Acupuncture

The earliest that acupuncture can be traced back in human history was approximately 5,000 years ago. In the Ne Jing Su Wen, otherwise known as the Yellow Emperor Classic, it is clearly stated in this ancient text that acupuncture was at that time already considered very old, surely making it one of the great mysteries of the ancient world.

So what do we know about it? Firstly the places on the body that acupuncture needles are traditionally applied have a slightly hollow feeling due to the reduced skin surface tension directly on top of these acupuncture points (tsub’s). These same points also exhibit greater electrical conductivity than the surrounding skin- this is scientifically verifiable and detectable with instruments such as Kirlian cameras and skin galvanometers.

The Yellow Emperor’s ¬†physician Chi Po when asked, explained that acupuncture came from a time when people lived more than a hundred years, lived in accordance with nature and could see acupuncture points with the naked eye. So how did these electrically anomalous skin spots become a therapy? just why would a bunch of early humans go jabbing themselves with sharp things to see what would happen and eventually discover it was good for them?

It is a question we may never know the answer to but  develop it did, into the most frequently used therapy in the world today. It is even recommended by the WHO (World Health Organisation) for dozens of applications and not just as pain relief; bronchitis, constipation, indigestion and nausea are other WHO endorsed uses of acupuncture. Even IVF clinics are now recommending acupuncture as an adjunct therapy for female infertility.

All this from an industry without lots of money to research and advertise, even in it’s native country China, acupuncture was almost completely eradicated in the mid 1950’s by chairman Mao. Mao was then forced to bring it back because nothing worked as well and as cheaply, perhaps the only thing he ever backed down from. I discovered it like a lot of Westerners do- when other things didn’t work.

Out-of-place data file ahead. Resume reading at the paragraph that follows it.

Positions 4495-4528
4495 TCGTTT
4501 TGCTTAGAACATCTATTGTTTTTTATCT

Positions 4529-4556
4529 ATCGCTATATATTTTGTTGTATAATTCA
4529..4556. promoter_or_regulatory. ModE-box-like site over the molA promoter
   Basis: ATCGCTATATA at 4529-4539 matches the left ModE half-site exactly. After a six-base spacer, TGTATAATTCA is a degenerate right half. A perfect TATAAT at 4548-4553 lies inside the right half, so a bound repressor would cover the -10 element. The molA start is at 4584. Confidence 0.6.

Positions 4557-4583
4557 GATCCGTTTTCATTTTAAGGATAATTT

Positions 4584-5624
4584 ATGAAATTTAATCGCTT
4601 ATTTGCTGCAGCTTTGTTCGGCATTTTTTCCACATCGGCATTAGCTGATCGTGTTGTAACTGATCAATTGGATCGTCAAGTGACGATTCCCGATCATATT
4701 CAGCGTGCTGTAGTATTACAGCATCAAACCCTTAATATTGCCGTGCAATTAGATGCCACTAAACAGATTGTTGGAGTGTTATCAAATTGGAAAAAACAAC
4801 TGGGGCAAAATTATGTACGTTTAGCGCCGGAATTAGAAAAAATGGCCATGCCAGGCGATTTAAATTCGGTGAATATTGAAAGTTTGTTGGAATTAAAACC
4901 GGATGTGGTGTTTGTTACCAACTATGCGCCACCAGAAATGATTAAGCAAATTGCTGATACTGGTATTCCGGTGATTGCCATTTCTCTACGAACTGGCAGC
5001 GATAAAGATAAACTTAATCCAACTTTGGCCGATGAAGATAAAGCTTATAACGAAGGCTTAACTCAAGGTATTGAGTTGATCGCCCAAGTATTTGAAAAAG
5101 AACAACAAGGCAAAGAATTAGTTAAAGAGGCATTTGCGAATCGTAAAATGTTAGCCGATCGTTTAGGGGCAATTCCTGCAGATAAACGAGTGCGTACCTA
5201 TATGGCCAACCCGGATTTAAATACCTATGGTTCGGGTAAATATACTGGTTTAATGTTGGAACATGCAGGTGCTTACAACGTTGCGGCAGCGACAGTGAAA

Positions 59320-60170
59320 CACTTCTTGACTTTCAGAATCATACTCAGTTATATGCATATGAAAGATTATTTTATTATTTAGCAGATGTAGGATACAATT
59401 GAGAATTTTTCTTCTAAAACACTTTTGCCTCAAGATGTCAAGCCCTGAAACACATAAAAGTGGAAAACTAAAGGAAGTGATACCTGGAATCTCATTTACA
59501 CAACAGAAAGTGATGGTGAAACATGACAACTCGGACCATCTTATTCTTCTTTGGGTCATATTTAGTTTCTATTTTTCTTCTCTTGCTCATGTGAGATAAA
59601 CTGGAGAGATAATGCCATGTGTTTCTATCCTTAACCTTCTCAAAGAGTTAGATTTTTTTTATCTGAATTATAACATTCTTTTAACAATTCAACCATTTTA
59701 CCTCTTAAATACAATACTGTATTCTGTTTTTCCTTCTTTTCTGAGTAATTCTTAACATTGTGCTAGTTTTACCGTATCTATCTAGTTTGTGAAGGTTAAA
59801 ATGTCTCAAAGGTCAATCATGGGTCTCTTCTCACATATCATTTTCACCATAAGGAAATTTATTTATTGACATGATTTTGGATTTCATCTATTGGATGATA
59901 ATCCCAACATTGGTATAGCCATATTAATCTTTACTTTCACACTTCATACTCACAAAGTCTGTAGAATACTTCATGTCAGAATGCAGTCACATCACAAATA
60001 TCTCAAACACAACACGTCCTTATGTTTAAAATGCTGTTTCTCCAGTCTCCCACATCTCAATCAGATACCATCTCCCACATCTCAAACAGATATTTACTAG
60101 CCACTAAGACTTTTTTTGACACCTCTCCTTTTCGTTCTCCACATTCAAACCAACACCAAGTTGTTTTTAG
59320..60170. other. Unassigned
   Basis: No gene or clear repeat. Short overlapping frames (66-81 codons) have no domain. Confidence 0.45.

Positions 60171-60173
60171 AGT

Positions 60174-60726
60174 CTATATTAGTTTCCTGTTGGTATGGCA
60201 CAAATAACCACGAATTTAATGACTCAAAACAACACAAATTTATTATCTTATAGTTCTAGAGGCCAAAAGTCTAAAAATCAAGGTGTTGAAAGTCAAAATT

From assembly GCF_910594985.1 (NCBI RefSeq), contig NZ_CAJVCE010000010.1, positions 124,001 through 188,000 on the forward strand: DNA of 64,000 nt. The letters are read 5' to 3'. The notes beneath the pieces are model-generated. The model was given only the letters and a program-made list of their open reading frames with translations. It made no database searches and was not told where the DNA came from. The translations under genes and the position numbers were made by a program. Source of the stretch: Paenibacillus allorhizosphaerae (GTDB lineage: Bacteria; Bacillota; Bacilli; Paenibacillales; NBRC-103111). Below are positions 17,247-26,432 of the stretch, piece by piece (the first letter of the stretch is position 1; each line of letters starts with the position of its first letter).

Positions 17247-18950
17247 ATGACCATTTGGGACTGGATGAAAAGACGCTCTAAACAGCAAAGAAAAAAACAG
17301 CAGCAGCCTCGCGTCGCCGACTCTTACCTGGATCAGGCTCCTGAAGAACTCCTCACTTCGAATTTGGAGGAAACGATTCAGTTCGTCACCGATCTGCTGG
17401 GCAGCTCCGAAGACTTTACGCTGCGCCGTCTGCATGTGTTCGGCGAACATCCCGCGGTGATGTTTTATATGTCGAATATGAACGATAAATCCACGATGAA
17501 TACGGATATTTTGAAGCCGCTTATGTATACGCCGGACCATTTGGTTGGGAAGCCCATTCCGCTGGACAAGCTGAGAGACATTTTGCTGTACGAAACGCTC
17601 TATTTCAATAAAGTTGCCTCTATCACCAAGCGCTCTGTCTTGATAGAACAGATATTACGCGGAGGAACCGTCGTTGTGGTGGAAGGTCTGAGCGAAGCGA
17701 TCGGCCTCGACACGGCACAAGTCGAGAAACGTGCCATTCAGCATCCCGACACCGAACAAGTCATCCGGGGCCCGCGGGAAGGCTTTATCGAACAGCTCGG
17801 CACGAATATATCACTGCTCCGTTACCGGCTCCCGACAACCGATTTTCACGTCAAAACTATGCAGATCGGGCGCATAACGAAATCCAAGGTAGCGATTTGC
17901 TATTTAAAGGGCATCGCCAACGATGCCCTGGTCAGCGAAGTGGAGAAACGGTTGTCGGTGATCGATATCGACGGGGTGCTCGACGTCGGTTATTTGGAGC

Most acupuncture points are said to be joined by 14 invisible lines (meridians) that are not so easy to scientifically validate as tsubo’s are. It has been speculated that the meridians are really major veins and arteries which is interesting because students are taught NOT to needle over large blood vessels.

Whatever the case acupuncture has survived and is still quite effectively used today and not just for the physical, acupuncture can help relax people too and calm them down. Doctor Leon Hammer a psychiatrist, uses it with his psychiatric patients and wrote a fascinating book about it called “Dragon Rises Red Bird Flies” Hammer even states in his book that he finds acupuncture quite compatible with psycho therapy.

Many chiropractors and osteopaths use acupuncture too and kinesiology is based on it also and many doctors of medicine use it too. Acupuncture was in a large part first taken to the rest of the world by Jesuit missionaries in China who were so impressed with what they saw they wanted to tell everyone else about it.

If you are a bit scared of needles you can always try shiatsu or acupressure which work the same way but without the needles.

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